In God's commandment, “You shall not kill,” the word for kill (also
translated as murder) is ratsach, and it covers everything from
premeditated murder to accidental killing to vengeance. According to
Dictionary.com, murder is “the killing of another human being under
conditions specifically covered in law.”
Merriam-Webster.com adds the stipulation that the act is done with “malice aforethought.”
Legal definitions of murder are more complex, and depend on
circumstances as well as intent. Regardless, murder is and has been a
serious crime around the world and throughout human history. It goes
beyond the obvious impact on the life of the individual, with
repercussions that affect the family, friends, and community of both the
murdered and the murderer.
Discover Murder strikes at the heart of God's first gift to all of
us: life. Even before He gave Moses the overt commandment not to kill,
it was clear that God valued life and wanted us to do the same. Here are
some Bible verses that affirm God's high regard for life, and describe
the destructive power of murder.
Genesis 9:5-6: “Surely for your lifeblood I will
demand a reckoning; from the hand of every beast I will require it, and
from the hand of man. From the hand of every man’s brother I will
require the life of man. Whoever sheds man’s blood, by man his blood
shall be shed; for in the image of God He made man.”
Exodus 20:13: “You shall not murder.”
Matthew 5:21-22: “You have heard that it was said to those of old,
'You shall not murder, and whoever murders will be in danger of the
judgment.' But I say to you that whoever is angry with his brother
without a cause shall be in danger of the judgment.”
1 John 3:15: “Whoever hates his brother is a murderer, and you know that no murderer has eternal life abiding in him.”
Psalm 139:13-14: “For You formed my inward parts;
You covered me in my mother’s womb. I will praise You, for I am
fearfully and wonderfully made; marvelous are Your works, and that my
soul knows very well.”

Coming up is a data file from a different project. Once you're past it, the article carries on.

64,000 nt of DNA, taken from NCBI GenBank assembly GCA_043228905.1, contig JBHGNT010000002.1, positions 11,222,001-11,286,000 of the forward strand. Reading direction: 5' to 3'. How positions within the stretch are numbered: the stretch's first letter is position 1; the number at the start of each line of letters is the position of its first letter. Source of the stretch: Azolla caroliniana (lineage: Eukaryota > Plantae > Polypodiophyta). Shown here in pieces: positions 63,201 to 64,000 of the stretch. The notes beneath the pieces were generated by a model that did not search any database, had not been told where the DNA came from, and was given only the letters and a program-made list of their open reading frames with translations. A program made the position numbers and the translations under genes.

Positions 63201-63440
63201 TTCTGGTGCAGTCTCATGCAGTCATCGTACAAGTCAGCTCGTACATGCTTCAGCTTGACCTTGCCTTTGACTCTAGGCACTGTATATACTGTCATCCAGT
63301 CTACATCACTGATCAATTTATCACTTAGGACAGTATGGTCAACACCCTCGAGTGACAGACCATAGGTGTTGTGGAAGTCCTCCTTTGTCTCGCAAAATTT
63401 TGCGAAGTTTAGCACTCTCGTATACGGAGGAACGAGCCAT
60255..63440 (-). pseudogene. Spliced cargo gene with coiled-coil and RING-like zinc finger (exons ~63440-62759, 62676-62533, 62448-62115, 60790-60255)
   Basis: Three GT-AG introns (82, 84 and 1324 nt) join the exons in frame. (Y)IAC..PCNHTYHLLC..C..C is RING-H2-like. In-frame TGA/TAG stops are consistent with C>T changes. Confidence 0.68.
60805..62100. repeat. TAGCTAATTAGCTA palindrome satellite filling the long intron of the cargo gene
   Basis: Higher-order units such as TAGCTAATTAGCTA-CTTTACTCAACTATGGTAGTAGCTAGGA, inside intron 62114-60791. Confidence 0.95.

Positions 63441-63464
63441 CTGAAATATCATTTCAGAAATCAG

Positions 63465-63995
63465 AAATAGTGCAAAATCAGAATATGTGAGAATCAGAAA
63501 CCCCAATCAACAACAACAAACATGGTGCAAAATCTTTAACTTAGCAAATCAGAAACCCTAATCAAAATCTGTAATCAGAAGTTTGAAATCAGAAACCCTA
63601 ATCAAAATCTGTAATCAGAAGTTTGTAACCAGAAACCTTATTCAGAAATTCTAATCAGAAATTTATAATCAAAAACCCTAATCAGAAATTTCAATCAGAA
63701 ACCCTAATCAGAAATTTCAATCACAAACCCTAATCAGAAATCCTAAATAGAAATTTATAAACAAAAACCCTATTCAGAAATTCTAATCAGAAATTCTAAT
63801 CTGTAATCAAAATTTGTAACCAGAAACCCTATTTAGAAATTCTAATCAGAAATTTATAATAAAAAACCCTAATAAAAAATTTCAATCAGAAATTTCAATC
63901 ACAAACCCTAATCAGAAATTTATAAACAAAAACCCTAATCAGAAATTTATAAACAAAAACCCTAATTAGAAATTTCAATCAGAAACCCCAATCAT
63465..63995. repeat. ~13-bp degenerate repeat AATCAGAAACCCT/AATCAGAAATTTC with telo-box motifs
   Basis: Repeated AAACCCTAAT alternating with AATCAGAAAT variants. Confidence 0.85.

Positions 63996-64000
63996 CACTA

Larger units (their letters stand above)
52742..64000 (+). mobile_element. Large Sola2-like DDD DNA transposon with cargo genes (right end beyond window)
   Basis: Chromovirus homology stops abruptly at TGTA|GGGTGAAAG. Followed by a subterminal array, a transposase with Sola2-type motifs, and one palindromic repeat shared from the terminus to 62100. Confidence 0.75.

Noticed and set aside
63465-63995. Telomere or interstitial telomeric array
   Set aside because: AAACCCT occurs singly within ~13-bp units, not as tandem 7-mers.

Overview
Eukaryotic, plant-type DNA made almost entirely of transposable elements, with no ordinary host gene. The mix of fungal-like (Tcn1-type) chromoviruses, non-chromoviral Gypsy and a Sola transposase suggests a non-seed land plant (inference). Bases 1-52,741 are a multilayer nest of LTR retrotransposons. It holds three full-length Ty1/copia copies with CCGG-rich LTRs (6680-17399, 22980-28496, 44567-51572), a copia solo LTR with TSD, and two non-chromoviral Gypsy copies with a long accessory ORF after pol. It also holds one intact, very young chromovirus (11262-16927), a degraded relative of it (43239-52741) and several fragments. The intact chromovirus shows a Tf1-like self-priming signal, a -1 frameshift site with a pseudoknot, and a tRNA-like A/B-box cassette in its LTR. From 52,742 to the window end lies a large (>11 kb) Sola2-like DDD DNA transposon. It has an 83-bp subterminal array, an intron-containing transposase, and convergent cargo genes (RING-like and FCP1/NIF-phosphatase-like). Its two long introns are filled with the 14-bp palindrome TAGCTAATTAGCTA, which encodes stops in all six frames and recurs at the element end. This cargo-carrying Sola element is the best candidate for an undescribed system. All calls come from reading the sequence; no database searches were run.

John 10:10: “The thief does not come except to
steal, and to kill, and to destroy. I have come that they may have life,
and that they may have it more abundantly.”
Romans 8:38-39: “For I am persuaded that neither death nor life, nor angels nor principalities
powers, nor things present nor things to come, nor height nor depth,
nor any other created thing, shall be able to separate us from the love
of God which is in Christ Jesus our Lord.”
Romans 12:19: “Beloved, never avenge yourselves, but
leave it to the wrath of God, for it is written, 'Vengeance is mine, I
will repay, says the Lord.'“ (ESV)
When reaching out to someone whose life has been impacted by murder, show them the LOVE of Christ:
L—Listen to people. Make a sincere effort to get to know them and their situation.
O—Observe their life. Where are they coming
from—emotionally, intellectually, and spiritually? The root of the issue
will obviously center on the loss they have experienced, but there will
be other emotions affecting them, too. Ask yourself, How can I assist
V—Voice God’s truth. What does the Bible teach
concerning the situation? In the case of a murder, it's safe to assume
that the person affected knows that God is against murder. However, make
sure they know what the Bible has to say about mercy, taking vengeance,
anger, and God's great, healing love.
E—Embrace them with the love of God in Christ. If
possible, empathize based on shared experiences, but keep Jesus the
focus of your conversation and outreach.
Jesus loves those affected by murder—will you?
To learn more about the Jesus Loves People series, click here: www.jesuslovespeople.com
Photo caption: Logo
 Exodus 20:13
 Ibid, (http://www.svlp.org/impactofhomicide.html)
 Genesis 4:7
 See Matthew 5:21-22.
Brian Nixon is a writer, musician, minister, and family man. You may contact him at www.briannixon.com or https://twitter.com/BnixNews
** You may republish this story with attribution to the ASSIST News Service (www.assistnews.net)